Today the SEC announced an award of more than $27 million to a whistleblower who alerted the agency to misconduct occurring, in part, overseas. The record demonstrated that the informer voluntarily provided original information to the Commission that led to the successful enforcement of the action. The whistleblower provided a substantial amount of ongoing assistance and cooperation by meeting with staff numerous times and providing relevant documents and critical investigative leads that advanced the investigation and saved the Commission a significant amount of time and resources. Additionally, the SEC noted that the informant repeatedly and strenuously raised its concerns internally.
The SEC has awarded approximately $430 million to 80 individuals since issuing its first award in 2012. All payments through this program are made from an investor protection fund established by Congress that is financed entirely through monetary sanctions paid to the SEC by securities law violators. The Commission emphasizes, that no money has been taken or withheld from harmed investors to pay whistleblower awards. The informant’s award is based on a percentage of the money collected in fees and sanctions paid by the violators they uncovered, and if they provided the SEC with original, timely, and credible information that leads to a successful enforcement action. Whistleblower awards can range from 10% to 30% of the money collected when the monetary sanctions exceed $1 million.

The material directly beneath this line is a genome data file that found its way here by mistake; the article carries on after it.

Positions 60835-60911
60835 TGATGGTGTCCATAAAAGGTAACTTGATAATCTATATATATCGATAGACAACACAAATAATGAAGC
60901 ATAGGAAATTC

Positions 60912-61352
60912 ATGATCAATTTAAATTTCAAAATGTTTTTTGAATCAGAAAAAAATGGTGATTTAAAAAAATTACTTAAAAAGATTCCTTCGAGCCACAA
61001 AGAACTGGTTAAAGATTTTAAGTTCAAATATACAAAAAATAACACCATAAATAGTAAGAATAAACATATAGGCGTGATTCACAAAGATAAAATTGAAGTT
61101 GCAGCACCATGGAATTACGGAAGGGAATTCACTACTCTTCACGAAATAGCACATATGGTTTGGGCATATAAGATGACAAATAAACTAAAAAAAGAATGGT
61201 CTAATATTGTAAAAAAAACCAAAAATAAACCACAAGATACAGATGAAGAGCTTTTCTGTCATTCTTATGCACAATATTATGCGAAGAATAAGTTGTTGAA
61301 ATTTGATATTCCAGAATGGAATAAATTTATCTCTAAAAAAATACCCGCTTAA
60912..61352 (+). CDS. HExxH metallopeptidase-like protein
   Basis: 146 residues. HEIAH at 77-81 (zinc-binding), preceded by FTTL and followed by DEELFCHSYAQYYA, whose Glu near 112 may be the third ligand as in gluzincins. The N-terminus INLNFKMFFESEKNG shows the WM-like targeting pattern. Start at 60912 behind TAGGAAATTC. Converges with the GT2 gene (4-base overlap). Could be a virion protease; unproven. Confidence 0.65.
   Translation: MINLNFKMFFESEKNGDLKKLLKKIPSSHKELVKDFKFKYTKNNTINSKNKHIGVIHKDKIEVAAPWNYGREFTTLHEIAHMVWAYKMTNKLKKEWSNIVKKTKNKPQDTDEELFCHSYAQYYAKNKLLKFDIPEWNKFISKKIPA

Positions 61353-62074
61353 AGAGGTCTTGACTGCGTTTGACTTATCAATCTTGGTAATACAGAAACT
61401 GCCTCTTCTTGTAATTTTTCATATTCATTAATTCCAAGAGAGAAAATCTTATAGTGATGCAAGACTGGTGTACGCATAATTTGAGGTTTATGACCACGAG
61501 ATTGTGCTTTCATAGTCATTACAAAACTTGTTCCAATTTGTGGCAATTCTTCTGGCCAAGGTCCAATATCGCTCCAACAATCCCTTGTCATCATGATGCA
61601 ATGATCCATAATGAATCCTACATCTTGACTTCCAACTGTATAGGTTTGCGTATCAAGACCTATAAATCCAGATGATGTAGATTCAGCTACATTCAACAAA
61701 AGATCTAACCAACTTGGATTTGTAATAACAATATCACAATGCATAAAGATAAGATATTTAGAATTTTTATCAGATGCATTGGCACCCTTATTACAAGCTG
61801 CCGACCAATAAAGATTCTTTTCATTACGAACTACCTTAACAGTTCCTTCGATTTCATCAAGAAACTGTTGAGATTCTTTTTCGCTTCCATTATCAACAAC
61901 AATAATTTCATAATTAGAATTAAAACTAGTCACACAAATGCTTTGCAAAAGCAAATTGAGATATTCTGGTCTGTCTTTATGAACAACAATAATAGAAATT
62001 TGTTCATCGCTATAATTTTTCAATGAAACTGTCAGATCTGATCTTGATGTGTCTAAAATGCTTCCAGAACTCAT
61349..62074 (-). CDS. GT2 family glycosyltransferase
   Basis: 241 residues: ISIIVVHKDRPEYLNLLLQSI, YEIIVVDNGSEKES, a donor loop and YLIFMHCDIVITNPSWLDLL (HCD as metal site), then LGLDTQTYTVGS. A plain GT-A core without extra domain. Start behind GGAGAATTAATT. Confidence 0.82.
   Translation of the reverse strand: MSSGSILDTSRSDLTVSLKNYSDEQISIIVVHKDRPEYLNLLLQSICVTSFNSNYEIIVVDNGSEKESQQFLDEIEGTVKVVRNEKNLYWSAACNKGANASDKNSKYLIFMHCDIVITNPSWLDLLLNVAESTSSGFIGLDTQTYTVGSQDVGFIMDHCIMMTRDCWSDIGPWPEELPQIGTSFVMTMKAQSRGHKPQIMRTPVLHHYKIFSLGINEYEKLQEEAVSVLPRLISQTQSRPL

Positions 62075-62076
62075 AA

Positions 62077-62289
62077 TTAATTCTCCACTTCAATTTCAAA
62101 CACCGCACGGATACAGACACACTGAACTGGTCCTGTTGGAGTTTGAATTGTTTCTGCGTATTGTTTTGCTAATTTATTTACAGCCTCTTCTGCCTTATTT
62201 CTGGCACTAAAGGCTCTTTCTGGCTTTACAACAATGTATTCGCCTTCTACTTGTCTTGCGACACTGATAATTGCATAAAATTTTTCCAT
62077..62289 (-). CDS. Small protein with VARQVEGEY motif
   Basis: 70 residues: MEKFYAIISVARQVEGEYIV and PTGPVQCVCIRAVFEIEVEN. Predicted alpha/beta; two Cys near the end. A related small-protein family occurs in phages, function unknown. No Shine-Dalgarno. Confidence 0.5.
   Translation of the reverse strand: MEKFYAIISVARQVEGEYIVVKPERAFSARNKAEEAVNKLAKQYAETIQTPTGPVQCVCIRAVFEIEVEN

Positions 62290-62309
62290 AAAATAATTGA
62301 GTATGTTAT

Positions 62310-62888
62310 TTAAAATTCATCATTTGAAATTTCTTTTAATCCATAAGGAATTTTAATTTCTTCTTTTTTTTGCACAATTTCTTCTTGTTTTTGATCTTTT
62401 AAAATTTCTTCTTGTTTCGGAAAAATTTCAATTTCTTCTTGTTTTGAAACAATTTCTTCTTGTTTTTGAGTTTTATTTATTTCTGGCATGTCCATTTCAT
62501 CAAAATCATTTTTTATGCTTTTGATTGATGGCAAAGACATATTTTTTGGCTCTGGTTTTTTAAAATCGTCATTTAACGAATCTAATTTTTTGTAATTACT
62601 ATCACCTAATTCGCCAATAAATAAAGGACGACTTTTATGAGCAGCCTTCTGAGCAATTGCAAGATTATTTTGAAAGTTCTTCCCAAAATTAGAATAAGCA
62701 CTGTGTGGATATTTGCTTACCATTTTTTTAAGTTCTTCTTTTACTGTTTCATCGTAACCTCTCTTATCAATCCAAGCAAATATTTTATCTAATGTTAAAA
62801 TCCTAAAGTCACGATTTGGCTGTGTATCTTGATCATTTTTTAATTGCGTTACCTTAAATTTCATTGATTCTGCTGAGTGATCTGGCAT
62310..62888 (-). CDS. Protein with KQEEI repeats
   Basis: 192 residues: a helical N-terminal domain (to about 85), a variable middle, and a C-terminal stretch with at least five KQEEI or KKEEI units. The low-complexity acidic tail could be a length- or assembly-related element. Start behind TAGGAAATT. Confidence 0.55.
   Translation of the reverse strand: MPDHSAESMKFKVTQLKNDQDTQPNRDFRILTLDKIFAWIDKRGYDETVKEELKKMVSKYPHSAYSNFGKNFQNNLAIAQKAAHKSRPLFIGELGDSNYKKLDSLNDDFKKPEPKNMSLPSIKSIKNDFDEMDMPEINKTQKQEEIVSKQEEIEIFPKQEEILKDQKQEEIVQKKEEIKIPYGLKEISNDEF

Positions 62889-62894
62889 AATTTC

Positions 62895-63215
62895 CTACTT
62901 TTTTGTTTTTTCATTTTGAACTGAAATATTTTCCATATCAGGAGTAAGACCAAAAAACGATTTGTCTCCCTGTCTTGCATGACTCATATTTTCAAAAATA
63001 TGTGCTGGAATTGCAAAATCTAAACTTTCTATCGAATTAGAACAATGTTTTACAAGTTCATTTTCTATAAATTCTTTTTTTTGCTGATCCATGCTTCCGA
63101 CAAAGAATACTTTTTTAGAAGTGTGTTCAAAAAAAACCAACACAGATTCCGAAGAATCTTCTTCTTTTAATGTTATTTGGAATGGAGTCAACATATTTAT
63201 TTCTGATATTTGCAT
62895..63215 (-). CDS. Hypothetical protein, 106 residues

As set forth in the Dodd-Frank Act, the SEC protects the confidentiality of whistleblowers and does not discloses information that could reveal a whistleblower’s identity. If you believe you have information of a material information that would be helpful to the SEC’s mission, David A. Weintraub, P.A. may be able to represent you in connection with your whistleblower claim.